Recent Incidents of Persecution


Andhra Pradesh, India, December 23 (CDN) — Hindu extremists from the Rashtriya Swayamsevak Sangh on Dec. 20 seriously injured a pastor and beat his wife in Decarakonda, Nalgonda. At about 7:30 p.m., Pastor R. Timothy, his wife Nirmala and their child were on their way to a neighboring village when the Hindu extremists stopped them and attacked them, reported the Global Council of Indian Christians. They hit the pastor on his head with an iron rod and beat his wife on her left leg. The pastor was bleeding profusely when passersby saw him and called an ambulance. He received hospital treatment, including five stitches on his head. A local Christian leader filed a police complaint against the extremists at Nalgonda town police station, and a First Information Report was registered against the assailants. No arrest had been made at press time.

Karnataka – Police on Dec. 20 arrested eight Christians after Hindu extremists filed a complaint of forceful conversion against them in Madugere, Tumkur. The Global Council of Indian Christians reported that police arrested pastors N. Nagesh, Joshua Abraham and one identified only as Jilani, along with five other church members, as they were heading toward a nearby area after Sunday worship. The Christians were accused of forceful conversion and charged under Sections 295-A and 153 of the Indian Penal Code for “malicious acts intended to outrage religious feelings of any class” and “giving provocation with intent to create riot” respectively, and they were locked up in Madugere jail. With local Christian leaders’ intervention, they were released on bail on Dec 21.

Karnataka – Police in Chikmagalur district on Dec. 19 disrupted a Christmas service of Christ Fellowship Church and falsely accused a pastor of forcible conversion. The Global Council of Indian Christians (GCIC) reported that officials of Lingadahalli police station, acting on a false complaint from the Hindu extremists of the Bajrang Dal, barged into the house church and verbally abused the 80 Christians present, asking them if they were being given promises of money to convert. Police then told Pastor S. David to accompany them to the police station. A GCIC coordinator told Compass that officers questioned David for nearly 90 minutes. They sent him away after warning him of possible attacks from extremists if he conducted such large services at the house church.

Karnataka – Police arrested a Christian after Hindu extremists filed a baseless complaint against him of forceful conversion on Dec. 15 in Mandhya. The Global Council of Indian Christians reported a person identified only as Srinivas beat B. Bhaskar of a Brethren Assemblies fellowship after finding him praying for a sick friend in a hospital; Srinivas later alerted an area leader and member of the Hindu extremist Rashtriya Swamyamsevak Sangh. As is customary in India, police arrested the victim instead of the aggressor; Bhaskar was arrested under Section 153-A of the Indian Penal Code for “promoting enmity between different groups on grounds of religion.” He was sent to Mandhya jail and was released on bail on Dec. 17 with local Christian leaders’ intervention.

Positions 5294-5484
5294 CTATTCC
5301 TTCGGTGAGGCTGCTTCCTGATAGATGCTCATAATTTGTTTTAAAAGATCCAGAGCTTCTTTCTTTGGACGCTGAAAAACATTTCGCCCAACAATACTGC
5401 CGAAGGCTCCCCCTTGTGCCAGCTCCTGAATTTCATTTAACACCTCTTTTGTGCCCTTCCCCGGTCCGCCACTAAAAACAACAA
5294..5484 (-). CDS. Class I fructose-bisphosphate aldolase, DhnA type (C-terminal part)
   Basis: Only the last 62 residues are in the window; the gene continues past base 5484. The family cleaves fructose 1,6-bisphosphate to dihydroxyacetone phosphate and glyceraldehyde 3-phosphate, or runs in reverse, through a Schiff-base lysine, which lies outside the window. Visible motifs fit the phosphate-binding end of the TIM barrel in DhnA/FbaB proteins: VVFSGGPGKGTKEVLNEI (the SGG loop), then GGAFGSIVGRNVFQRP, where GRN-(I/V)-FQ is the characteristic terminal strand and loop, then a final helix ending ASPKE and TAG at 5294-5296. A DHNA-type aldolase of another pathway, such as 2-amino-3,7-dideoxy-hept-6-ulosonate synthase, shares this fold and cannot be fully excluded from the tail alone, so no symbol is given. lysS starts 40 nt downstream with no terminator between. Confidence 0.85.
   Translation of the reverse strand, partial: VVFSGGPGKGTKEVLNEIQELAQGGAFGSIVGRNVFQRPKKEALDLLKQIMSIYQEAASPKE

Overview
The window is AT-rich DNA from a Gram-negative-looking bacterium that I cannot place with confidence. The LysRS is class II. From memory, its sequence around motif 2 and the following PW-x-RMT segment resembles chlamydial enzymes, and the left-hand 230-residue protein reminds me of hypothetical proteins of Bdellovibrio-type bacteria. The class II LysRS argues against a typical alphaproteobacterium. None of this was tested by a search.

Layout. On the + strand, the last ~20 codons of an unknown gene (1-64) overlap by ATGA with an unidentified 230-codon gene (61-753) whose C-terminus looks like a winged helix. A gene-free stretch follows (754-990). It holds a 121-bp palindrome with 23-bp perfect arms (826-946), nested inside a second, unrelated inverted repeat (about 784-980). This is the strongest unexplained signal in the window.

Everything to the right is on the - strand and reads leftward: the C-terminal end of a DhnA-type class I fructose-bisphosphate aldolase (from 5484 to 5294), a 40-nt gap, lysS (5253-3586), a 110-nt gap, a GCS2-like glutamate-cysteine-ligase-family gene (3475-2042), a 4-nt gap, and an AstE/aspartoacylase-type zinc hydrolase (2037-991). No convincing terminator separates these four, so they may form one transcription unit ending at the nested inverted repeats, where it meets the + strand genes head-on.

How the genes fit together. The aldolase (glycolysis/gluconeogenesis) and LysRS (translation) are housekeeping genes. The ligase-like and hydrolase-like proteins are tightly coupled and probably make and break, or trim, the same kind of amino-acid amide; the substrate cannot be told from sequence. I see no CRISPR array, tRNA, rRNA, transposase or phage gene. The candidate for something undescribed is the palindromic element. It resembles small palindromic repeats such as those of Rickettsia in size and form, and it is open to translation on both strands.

Karnataka – Police on Dec. 14 arrested a pastor and his wife after Hindu nationalist extremists beat them and filed a false complaint of forcible conversion in K.R. Nagara-Mysore. The Global Council of Indian Christians (GCIC) reported that at 10:30 a.m. nearly 15 extremists from the Bajrang Dal stormed into a house church, verbally abused Pastor Herurer Manjunath, slapped him repeatedly and accused him without basis of forcible conversion. They also slapped his wife, Saraswati. The intolerant Hindus broke two chairs and tore up some Christian literature in an attack that lasted for nearly 45 minutes. After they left, Manjunath went to the local police station to file a complaint, but instead officers charged Manjunath and Saraswati under various sections of the Indian Penal Code. A GCIC coordinator told Compass that both were not released on bail until Dec. 18.

Karnataka – Police on Dec. 14 detained Christians in Kodagu district after falsely accusing them of converting people in local tribal villages. The Global Council of Indian Christians (GCIC) reported that Thimmappa Rammana invited independent Pastor Benedict Sunil to his rented home in Ammathi village, about eight kilometers (five miles) from Gonikoppal, Virajpet Taluk, for a service of around 100 Christians. At around 11:30 a.m., Ammathi police arrived, insulting those present and falsely accusing the pastor of forcibly converting local tribal villagers. They questioned many about their faith and inquired whether they had permission from the landlord to conduct such a meeting. A local GCIC coordinator told Compass that police took Rammana, Sunil and 11 other Christians to the police station for further questioning, later transferring them to the Virajpet Rural police station where they were detained for a few hours. Sub-Inspector Santosh Kumar of the Ammathi Police outpost told Compass that he had received complaints from villagers that conversion activities were taking place at Rammana’s house – as if conversion were illegal in India – so he had sent officers to bring them to police outposts and warn them of the complaints. He added that, as a preventive measure to avoid future clashes, he advised Rammana against conducting prayer meetings in his house.

Karnataka – On Dec. 12 in Bangalore, police detained a pastor and choir members of City St. Paul Methodist Church after Hindu extremists from the Rashtriya Swayamsevak Sangh accused them of forceful conversion. The Global Council of Indian Christians reported that the extremists arriving in Jeeps and on motorbikes stopped the choir members on their way home from visiting a church member’s home. They verbally abused the Christians. An area police inspector reached the site and took the pastor and choir members to the police station for questioning. Only with local Christian leaders’ intervention were the Christians released at 4 a.m.